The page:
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Minister's windfarm plan criticised  

Scottish Energy Minister Jim Mather has been accused of “grandstanding” on renewable energy policy, while failing to deal with a controversial application for the 181-turbine windfarm proposed for Lewis.

The criticism comes from Donald John MacSween, named by Labour as its Western Isles hopeful for Westminster, who also claims the Holyrood government appear to have chosen the east coast for a submarine cable, abandoning the huge generating potential of the Western Isles.

Mr MacSween’s comments after Mr Mather’s announcement that he is setting a nine-month target for dealing with new energy applications, where there is no public inquiry required. The current average time for determining applications is two years.

The Lewis windfarm, proposed by AMEC, has faced strong opposition, with the RSPB threatening to challenge the decision through the European courts if permission is granted.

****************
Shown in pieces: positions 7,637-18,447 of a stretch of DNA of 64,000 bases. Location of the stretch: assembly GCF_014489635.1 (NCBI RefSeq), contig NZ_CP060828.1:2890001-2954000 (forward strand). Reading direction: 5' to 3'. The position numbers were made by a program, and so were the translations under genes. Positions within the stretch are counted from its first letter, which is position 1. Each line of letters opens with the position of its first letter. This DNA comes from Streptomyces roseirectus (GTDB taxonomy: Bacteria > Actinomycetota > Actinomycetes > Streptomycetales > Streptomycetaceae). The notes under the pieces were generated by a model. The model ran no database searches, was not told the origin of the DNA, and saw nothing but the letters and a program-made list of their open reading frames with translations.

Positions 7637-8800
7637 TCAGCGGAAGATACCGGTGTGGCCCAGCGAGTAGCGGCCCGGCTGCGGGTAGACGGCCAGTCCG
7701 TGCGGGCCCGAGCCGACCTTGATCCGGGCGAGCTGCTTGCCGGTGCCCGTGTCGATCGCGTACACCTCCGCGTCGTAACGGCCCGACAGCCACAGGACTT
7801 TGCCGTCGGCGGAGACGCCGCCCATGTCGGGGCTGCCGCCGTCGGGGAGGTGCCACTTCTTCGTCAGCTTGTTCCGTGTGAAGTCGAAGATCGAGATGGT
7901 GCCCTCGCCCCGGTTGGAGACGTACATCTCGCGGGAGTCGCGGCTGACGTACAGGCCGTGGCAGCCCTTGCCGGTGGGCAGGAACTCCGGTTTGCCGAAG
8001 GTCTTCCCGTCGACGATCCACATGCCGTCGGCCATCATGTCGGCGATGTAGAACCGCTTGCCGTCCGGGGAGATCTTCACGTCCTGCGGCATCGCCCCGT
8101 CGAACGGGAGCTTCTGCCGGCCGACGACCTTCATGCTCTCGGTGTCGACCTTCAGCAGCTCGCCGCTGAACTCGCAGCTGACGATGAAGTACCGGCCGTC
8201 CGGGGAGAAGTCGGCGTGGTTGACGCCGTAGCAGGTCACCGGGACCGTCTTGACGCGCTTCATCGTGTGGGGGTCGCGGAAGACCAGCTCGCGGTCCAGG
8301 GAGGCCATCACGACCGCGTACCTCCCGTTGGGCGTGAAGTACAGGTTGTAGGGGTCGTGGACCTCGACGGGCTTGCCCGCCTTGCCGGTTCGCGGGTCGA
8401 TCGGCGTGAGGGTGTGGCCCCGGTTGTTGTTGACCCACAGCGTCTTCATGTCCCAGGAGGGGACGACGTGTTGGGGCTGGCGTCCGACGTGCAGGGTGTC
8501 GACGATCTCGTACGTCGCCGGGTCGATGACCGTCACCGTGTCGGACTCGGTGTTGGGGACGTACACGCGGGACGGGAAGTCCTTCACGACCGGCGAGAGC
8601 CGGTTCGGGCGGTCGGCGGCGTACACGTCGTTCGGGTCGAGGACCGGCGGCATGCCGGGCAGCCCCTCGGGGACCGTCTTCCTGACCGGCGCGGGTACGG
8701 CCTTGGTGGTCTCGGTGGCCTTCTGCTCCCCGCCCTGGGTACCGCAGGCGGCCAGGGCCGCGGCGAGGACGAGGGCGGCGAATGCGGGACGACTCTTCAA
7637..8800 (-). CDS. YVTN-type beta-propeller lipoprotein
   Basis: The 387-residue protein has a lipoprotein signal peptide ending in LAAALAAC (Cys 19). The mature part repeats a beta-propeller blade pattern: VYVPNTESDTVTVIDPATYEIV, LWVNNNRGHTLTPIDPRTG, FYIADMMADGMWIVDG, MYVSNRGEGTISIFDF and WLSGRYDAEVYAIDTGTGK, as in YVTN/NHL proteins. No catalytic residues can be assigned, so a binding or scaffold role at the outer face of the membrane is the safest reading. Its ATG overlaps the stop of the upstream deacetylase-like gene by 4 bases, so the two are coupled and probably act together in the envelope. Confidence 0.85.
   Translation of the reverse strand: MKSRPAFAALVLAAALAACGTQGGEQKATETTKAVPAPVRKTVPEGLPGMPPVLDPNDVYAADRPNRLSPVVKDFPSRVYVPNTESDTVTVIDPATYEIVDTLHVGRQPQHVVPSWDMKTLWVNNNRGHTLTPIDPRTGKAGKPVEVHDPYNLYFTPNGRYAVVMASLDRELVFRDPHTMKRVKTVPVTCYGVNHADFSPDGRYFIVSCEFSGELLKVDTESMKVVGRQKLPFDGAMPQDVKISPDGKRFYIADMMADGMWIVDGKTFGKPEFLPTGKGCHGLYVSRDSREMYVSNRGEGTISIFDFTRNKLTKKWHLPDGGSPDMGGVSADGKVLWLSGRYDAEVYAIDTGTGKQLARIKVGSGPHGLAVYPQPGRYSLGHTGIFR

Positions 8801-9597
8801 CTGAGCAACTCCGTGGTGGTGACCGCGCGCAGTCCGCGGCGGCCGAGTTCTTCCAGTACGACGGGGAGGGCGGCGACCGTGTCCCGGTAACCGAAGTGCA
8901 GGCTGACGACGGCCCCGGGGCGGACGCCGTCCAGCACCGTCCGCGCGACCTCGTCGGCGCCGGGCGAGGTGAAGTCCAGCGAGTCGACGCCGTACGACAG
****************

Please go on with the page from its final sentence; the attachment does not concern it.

A revised plan for 181 wind turbines was submitted in December 2006 but so far there is no indication as to when a decision will be made.

Mr MacSween said Mr Mather’s latest pronouncement sounded like bad news for the Western Isles. “I welcome the fact that Mr Mather is now promising a decision within nine months of the application being made, but the Western Isles has been waiting for a year already for a decision.

“If they are now going to concentrate on new applications before they deal with the ones they already have, we will fall even further behind.

“Mr Mather should make the decision, for or against, urgently. Until they decide we can’t progress.”

He said he was also concerned over a caveat concerning a requirement for a public inquiry.

“We are very suspicious that the decision will be that the Lewis windfarm will have to go to a public inquiry.

“That will hold everything back for years, and create uncertainty and hinder development plans by the Western Isles Council.”

A Scottish Government spokesman said: “Mr Mather promised that new applications would be decided in nine months if a public local inquiry wasn’t required.

“The Lewis windfarm application was made first in October 2004. The amended application for 181 turbines was made in December 2006. It is still under consideration by Scottish ministers.”

The Press and Journal

10 December 2007

This article is the work of the source indicated. Any opinions expressed in it are not necessarily those of National Wind Watch.

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